Dr. Samuel Walker, one of the most well-known experts on civil liberties and criminal justice in the United States, taught at the University of Nebraska at Omaha for over 30 years. His tenure overlapped my college career, and although I am a graduate of his department, I never had him as a professor. I don't always agree with Dr. Walker's positions, but last week he published a short paper which is spot-on.
It concerns the F word, and more broadly profanity and disrespectful language in general. This has no place in police interactions with the public, and I agree completely with Dr. Walker that it should be eliminated from the vocabulary. Profanity in public interactions is prohibited by policy, and I've dealt with several officers and deputies over this as a supervisor. Nonetheless, I'm not sure it has completely sunken in to everyone how corrosive it is to respect for the police.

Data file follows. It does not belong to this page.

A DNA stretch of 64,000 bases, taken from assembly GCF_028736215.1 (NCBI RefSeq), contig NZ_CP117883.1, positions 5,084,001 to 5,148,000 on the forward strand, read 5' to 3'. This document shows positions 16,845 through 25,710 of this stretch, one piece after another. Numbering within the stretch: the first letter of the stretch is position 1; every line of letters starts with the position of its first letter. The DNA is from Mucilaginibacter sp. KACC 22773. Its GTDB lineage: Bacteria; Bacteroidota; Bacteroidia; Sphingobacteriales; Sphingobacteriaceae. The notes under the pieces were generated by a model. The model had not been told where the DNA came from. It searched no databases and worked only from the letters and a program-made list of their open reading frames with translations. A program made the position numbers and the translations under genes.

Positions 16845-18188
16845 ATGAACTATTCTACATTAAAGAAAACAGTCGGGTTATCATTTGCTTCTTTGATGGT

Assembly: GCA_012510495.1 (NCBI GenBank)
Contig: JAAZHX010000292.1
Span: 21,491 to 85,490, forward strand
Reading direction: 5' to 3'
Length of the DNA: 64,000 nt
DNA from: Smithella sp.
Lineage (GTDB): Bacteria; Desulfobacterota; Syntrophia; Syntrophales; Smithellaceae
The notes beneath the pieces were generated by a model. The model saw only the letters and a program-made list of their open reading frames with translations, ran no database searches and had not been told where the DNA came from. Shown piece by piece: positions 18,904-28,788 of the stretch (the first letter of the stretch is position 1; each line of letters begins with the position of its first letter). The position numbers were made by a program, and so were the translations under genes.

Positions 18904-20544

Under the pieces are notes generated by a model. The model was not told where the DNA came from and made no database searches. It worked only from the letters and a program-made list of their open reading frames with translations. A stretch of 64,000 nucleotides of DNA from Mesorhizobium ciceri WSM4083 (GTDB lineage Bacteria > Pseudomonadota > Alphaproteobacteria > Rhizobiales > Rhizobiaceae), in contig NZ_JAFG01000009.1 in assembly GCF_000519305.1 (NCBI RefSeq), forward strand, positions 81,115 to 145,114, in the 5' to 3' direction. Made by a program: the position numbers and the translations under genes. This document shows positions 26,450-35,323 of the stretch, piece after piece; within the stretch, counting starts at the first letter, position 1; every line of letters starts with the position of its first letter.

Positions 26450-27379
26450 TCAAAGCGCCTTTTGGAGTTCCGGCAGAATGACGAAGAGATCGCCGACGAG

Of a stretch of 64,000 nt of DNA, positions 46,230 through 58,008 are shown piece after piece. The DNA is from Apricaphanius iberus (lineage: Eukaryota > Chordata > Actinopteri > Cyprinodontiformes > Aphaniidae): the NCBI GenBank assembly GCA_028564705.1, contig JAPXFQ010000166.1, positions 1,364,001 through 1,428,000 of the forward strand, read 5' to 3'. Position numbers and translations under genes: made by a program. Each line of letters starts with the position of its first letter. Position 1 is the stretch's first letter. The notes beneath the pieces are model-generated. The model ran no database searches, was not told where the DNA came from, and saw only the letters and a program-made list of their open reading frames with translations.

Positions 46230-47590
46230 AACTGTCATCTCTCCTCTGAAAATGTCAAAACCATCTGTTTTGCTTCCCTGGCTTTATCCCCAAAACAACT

We live in a culture where F-bombs are not uncommon, even in otherwise polite conversation. When it comes from a police officer, however, it has an entirely different connotation. I'm not naïve, and I'm not unfamiliar the salty language one hears in a squad room, and pretty tolerant thereof--so long as it is not racist, sexist, or homophobic--but this is way different than slinging profanity on the street and to the public.
All police officers need to practice self-control, even when confronted with people who are spewing the most hateful and vile language imaginable in their face.